The Caraites. -- By: Charles H. Brigham
BSac 21:81 (Jan 1864) p. 39
In one of the narrow streets of the Jewish quarter of Jerusalem, in a house of moderate size, marked among the rest by its peculiar whiteness and neatness, a small community of some five-and-thirty souls dwell separate from the rest of their race. It is their boast and their consolation that they are the oldest inhabitants of the Holy City since the destruction of the second temple. They have suffered from plague, from famine, from persecution, from apostasy, until their numbers are reduced to this little band; but they still keep their union, their ritual, their purity of doctrine, and the precious volume of their ancient law. Under their house, in a subterranean chamber, lighted through a small square opening in the roof, and by a little glass chandelier with four oil lamps, strangely confusing the artificial with the natural gleam, is the synagogue, which, small as it is, has room for a larger company than the household dwelling above it. Upon the sacred ark is a silver plate inscribed in golden letters with the ancient creed of Israel: “The Lord our God is one Lord.” Not from a roll, as in other synagogues, but from a book of parchments, the pages decorated with arabesques and illuminated initial letters, is the service chanted. This manuscript bears date of the sixth century, and carries back the possessors to an age earlier than the authentic beginning of the sect; for this little community, gathered in one house, is all that remains here of that important body of reformed Jews, that in the eighth and ninth ages were honored by the name of “Jerusalemites,”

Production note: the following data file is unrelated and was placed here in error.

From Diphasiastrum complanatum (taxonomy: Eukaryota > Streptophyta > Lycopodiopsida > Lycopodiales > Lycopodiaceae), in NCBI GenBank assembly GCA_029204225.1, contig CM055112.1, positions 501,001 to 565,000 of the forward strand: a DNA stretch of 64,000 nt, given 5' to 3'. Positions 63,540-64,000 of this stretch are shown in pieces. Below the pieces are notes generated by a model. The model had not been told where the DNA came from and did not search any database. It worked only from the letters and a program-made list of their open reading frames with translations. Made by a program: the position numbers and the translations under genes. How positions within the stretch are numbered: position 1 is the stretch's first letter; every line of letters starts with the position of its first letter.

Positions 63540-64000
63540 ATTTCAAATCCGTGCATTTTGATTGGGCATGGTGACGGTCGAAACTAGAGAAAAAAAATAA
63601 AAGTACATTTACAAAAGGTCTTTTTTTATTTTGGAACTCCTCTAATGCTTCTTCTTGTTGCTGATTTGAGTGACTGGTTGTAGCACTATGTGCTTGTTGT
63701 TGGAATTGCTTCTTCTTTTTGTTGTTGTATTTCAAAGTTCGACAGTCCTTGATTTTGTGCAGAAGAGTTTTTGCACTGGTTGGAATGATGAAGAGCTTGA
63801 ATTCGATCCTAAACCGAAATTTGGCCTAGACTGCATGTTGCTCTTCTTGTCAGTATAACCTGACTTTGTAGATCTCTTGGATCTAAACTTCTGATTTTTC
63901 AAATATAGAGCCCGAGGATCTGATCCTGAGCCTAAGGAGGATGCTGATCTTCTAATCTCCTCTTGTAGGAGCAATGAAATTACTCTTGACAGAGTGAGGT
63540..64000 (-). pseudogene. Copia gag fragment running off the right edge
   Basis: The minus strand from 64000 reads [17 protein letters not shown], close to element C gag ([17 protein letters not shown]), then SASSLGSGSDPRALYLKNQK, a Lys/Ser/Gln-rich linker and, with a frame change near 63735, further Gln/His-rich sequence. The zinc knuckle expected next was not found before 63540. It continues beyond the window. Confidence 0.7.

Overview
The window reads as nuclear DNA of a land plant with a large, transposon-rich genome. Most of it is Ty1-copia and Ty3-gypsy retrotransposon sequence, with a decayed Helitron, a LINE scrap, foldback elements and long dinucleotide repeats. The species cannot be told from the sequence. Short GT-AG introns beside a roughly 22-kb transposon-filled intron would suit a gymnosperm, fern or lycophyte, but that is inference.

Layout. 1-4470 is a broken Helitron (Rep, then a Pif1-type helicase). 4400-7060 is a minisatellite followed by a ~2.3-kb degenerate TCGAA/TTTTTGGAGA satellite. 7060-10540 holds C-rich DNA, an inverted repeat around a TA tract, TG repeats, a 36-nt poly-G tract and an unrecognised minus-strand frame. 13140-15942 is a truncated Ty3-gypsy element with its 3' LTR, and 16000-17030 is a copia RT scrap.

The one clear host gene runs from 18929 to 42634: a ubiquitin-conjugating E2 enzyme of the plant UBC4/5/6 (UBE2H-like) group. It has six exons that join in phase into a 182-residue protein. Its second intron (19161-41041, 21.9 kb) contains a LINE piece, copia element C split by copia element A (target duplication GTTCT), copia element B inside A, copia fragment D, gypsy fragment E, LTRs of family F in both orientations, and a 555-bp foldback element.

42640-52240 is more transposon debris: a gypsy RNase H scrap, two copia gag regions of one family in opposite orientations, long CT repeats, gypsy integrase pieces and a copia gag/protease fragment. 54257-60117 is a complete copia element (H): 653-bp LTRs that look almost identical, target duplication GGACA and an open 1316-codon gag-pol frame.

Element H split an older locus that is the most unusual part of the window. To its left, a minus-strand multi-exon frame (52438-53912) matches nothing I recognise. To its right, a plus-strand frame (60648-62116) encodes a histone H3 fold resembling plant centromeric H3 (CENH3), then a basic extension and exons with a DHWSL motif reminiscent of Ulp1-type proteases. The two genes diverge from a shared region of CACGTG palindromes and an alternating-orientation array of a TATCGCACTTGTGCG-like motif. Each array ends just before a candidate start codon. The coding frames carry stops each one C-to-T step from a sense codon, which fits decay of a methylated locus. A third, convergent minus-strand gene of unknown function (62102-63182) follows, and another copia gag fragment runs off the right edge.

BSac 21:81 (Jan 1864) p. 40
but are better known to us (though not much known to any Christians) by their name of Caraites.
The name Caraite, from the Hebrew Kara, to read or recite, describes the radical difference of this sect from the other Jewish sects. They are textualists in opposition to the traditionalists. They hold to the letter of scripture, in opposition to the forms of its various interpretation, and to the accretions by which the rabbins have overloaded and superseded it. This general difference has always been recognized, though beyond this, the information of scholars concerning the peculiarities of the sect has been sufficiently meagre. Very few eastern travellers have made any mention of their customs, and the studies of orientalists have but slightly noticed their literature and their dogmas. Benjamin of Tudela observes that in Damascus, in the twelfth century, there were about two hundred Caraites and four hundred Samaritans living on friendly terms together, but not intermarrying; yet he does not tell us the names of their rabbins, or...
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